DETROIT (AP) — More cougar sightings are being confirmed in Michigan, although wildlife officials aren’t certain yet whether that means more of the animals are reclaiming the area as their home.
Ten sightings of cougars, also known as pumas or mountain lions, have been confirmed so far this year by the Michigan Department of Natural Resources, all in the state’s Upper Peninsula, compared with 15 last year.
The most recent sighting in Michigan, confirmed by the agency in October, was on Sept. 16, when a photo was captured of a cougar in southern Dickinson County.
The increase in confirmed reports may come from the recent popularity of “trail” or “game” cameras strapped to trees, DNR spokesman John Pepin told The Detroit News. Hunters and wildlife enthusiasts often have multiple cameras in different locations, with those devices activating when there is movement.
DNR confirms sightings based on the video, photographs, or visible tracks, with two cases in the Upper Peninsula having been a result of poached cougar carcasses.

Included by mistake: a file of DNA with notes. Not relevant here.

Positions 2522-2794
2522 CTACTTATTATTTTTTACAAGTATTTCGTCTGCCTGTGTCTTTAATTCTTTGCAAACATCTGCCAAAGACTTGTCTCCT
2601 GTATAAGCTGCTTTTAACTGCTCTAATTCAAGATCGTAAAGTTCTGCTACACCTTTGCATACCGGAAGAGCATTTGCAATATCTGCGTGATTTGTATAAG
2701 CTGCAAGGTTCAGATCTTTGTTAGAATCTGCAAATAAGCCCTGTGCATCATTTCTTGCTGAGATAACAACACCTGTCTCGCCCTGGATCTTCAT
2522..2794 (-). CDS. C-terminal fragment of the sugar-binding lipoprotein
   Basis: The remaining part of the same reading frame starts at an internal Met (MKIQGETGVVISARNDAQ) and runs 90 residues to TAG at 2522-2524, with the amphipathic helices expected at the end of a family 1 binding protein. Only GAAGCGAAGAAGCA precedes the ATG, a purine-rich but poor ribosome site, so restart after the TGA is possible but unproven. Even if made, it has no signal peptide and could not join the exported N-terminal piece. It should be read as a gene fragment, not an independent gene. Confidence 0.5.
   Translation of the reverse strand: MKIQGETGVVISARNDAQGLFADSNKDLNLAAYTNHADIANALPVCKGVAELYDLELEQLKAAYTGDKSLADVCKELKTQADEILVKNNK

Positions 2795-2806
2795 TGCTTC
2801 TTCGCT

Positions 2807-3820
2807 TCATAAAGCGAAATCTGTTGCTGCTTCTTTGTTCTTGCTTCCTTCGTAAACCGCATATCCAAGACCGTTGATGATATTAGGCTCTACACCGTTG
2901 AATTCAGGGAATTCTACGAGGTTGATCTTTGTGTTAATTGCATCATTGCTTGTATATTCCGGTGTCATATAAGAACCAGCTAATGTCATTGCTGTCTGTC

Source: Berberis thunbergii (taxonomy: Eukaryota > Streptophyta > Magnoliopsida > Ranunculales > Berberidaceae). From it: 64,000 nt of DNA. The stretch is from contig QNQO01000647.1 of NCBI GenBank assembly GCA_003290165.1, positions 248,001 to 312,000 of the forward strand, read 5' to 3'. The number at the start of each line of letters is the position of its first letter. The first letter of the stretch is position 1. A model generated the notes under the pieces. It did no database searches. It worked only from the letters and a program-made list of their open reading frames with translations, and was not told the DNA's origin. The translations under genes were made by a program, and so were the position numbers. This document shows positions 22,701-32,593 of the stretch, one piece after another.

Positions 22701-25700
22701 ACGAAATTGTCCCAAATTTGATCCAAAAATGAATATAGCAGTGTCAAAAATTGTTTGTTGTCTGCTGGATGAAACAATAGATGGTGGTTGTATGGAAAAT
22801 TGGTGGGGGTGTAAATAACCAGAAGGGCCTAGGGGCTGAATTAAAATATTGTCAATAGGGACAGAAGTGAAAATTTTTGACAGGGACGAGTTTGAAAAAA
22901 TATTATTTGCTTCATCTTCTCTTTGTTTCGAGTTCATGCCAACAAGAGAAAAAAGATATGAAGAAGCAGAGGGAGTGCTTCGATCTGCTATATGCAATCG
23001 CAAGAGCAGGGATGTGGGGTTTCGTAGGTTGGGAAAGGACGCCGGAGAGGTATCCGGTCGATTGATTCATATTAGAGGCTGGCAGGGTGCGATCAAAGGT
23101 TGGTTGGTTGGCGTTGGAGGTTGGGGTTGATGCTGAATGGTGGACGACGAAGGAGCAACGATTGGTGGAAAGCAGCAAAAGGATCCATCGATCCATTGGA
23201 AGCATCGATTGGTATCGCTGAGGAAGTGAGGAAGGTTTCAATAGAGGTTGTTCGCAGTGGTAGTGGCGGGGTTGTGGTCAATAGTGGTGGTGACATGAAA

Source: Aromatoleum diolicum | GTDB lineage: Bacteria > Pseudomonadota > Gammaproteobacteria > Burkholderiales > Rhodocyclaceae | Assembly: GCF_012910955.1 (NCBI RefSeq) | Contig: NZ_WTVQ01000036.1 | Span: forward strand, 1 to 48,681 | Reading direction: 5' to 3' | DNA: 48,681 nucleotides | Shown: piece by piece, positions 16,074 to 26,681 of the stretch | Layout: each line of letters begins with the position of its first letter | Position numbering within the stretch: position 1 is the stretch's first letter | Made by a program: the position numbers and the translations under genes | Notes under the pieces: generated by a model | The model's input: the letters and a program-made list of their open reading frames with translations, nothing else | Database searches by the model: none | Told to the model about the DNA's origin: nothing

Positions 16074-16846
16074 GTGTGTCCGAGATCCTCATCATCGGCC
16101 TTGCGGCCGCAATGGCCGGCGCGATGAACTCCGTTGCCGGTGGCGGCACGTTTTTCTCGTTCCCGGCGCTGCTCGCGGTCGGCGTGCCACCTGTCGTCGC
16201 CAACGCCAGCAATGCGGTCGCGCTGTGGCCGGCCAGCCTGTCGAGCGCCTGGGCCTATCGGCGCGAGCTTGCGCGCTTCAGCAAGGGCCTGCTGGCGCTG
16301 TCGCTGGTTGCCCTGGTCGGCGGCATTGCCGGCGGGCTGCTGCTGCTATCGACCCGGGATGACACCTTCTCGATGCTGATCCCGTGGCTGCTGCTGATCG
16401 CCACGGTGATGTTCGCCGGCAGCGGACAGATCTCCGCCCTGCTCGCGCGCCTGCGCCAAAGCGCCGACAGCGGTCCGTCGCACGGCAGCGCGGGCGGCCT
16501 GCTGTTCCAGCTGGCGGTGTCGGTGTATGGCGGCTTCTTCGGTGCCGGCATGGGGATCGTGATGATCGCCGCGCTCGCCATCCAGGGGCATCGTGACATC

The DNR’s count of cougar sightings hit double digits for the first time in 2019, with the agency recording more sightings in the last three years than it did during the previous decade.
The state agency does not know how many of the sightings in recent years were unique, according to Pepin, but assumes that several reports may involve the same animal or animals based on some studies as well as the close geographical locations of some sightings.
The DNR also cannot estimate how many cougars may be in Michigan at any time but presumes that it is a small number. No evidence has been found of a breeding population in Michigan, Pepin said.
Cougars were trapped and hunted from Michigan around the start of the 20th century and are now listed as an endangered species and protected under state law, he said.